This item can be purchased from my Etsy store through this link.


Description: This item is entirely handsewn, using fabric remnants and other recycled/reused/repurposed elements. My Kantha-Boro pieces can be used as scarves, table runners or wall hangings. Owing to the nature of handsewing and the Japanese Mottainai principle of “Waste not, want not”, each piece is unique and one-of-a-kind, with any imperfections in the fabrics or stitches forming part of the Wabi-Sabi ethos of being perfectly imperfect.


Colours: I found the backing fabric as a fat quarter, which I cut in half and sewed together to form a long and narrow piece. The other side is a beautiful vintage piece of saffron fabric, the colour of which attracted me from the start, and which is echoed in the floral fabric. Owing to the vintage nature of the saffron fabric, there are a couple of tiny tears in it, which I find adds to the beautiful Wabi-Sabi nature of this style of slow stitching. I have used an off-white crochet thread for the Kantha running stitches, to unify the whole.


Dimensions: 60 x 19.5 inches (152 x 50 cm)


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Bird On Saffron With Purple Pompoms: a Kantha-Boro story

Another of my Kantha-Boro projects, which is available for purchase from my Etsy store here.

Description: This item is entirely handsewn, using fabric remnants and other recycled/reused/repurposed elements. My Kantha-Boro pieces can be used as scarves, table runners or wall hangings. Owing to the nature of handsewing and the Japanese Mottainai principle of “Waste not, want not”, each piece is unique and one-of-a-kind, with any imperfections in the fabrics or stitches forming part of the Wabi-Sabi ethos of being perfectly imperfect.

Colours: Predominantly magenta, orange, medium blue and green. The design consists of stylised birds around stylised flowers, possibly Indian or Middle Eastern in origin. The piece comprises 2 pieces sewn back to back, the front being the fabric with the Bird motif – a scarf in its previous life, the back being a piece of vintage saffron-coloured fabric. Edged at both ends with royal purple pompoms. Kantha running stitches are embroidery floss in various different colours, complementing the colours of the Bird fabric. This piece is super soft and tactile.


Dimensions: 56 x 23 inches (142 x 59 cm)

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Dreaming Tree on Black Velvet: a Kantha- Boro Story

​”Dreaming Tree on Black Velvet” is available for purchase from my Etsy store here.

Description: This item is entirely handsewn, using fabric remnants and other recycled/reused/repurposed elements. My Kantha-Boro pieces can be used as scarves, table runners or wall hangings. Owing to the nature of handsewing and the Japanese Mottainai principle of “Waste not, want not”, each piece is unique and one-of-a-kind, with any imperfections in the fabrics or stitches forming part of the Wabi-Sabi ethos of being perfectly imperfect.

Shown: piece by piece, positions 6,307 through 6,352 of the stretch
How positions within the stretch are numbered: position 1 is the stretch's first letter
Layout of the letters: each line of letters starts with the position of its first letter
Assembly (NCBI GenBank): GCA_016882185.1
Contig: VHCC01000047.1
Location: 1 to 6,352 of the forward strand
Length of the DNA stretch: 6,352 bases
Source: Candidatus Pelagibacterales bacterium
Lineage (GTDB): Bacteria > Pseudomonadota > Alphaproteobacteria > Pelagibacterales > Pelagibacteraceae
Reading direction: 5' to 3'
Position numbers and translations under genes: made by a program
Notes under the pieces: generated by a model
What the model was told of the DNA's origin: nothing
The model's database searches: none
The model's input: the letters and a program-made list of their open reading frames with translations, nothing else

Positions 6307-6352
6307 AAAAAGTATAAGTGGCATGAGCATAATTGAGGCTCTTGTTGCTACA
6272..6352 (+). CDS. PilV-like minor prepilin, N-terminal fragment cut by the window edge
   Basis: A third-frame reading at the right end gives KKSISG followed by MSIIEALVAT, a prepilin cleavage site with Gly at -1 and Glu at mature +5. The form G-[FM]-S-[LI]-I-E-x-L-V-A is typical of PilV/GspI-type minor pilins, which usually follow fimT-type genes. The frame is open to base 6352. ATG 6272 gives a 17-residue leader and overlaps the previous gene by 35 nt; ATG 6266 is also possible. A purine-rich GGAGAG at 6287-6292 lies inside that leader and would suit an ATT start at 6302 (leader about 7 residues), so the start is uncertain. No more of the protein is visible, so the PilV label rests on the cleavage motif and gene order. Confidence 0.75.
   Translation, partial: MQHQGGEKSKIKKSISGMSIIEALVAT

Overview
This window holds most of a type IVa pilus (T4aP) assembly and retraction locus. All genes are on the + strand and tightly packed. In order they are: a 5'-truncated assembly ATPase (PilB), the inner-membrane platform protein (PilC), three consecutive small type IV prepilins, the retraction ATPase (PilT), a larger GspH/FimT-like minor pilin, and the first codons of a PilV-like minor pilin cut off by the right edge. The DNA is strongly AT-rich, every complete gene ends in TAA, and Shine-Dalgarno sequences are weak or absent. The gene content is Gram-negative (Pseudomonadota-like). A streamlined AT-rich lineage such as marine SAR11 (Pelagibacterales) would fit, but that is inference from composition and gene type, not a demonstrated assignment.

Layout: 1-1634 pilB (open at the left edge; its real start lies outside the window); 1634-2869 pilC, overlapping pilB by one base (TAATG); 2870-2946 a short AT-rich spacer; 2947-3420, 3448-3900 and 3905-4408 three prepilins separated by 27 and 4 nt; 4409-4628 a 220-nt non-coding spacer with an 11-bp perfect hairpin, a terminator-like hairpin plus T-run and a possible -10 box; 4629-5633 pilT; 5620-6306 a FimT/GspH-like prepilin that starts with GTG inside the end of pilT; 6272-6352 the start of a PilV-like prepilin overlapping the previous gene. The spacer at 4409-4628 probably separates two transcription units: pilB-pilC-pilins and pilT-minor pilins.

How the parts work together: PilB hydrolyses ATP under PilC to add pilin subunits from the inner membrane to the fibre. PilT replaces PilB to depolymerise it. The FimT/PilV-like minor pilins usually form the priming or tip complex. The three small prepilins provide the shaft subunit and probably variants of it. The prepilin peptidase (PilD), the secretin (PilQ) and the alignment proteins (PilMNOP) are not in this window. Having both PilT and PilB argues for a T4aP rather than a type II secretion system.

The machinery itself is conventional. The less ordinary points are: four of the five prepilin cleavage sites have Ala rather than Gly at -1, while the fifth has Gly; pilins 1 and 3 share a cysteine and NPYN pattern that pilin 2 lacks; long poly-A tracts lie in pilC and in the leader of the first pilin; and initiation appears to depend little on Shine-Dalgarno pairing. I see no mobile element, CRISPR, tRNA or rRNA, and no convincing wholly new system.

Style: Kantha-Boro. Indian Kantha running stitches in parallel rows, embroidered over Japanese Boro-style fabric remnants, which are simply pinned in place before oversewing.


Colours: The backing for this piece is a thrifted Oriental black velvet scarf. Oversewn Boro fabric remnants in shades of red, dark and light blue, yellow and cerise and white with sweetpea floral elements. 4 light brown Chinese knots edge the ends of the piece.


Dimensions: 54 x 10 inches (138 x 26 cm)

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Modern Floral on Ombre Velvet: A Kantha-Boro story

Last year, I threw myself into sewing a series of Kantha-inspired items. I’d blogged about a couple of them, then got a wee bit sidetracked by The Universe and immersed myself in the Law of Attraction and the practice of Gratitude. That was followed by Thirty Days of Gratitude, for which of course I am most grateful for 😊.

And now the time has come once again to pick up the threads where I’d left off previously, excuse the pun.

You can purchase this handmade, handsewn piece of Kantha-Boro, directly from my Etsy store here.

Description: This item is entirely handsewn, using fabric remnants and other recycled/reused/repurposed elements. My Kantha-Boro pieces can be used as scarves, table runners or wall hangings. Owing to the nature of handsewing and the Japanese Mottainai principle of “Waste not, want not”, each piece is unique and one-of-a-kind, with any imperfections in the fabrics or stitches forming part of the Wabi-Sabi ethos of being perfectly imperfect.


Style: Kantha-Boro. Indian Kantha running stitches in parallel rows, embroidered over Japanese Boro-style fabric remnants, which are simply pinned in place before oversewing.


Colours: The fabric for this piece reminds me of Amy Butler’s designs, a colourful and fresh take on florals. I’ve used a thrifted ombre velvet scarf as the back, it graduates from black through silver and back to black again, with black fringing at both ends. Very bohemian, indeed!


Dimensions: 70 x 7.5 inches (178 x 19 cm)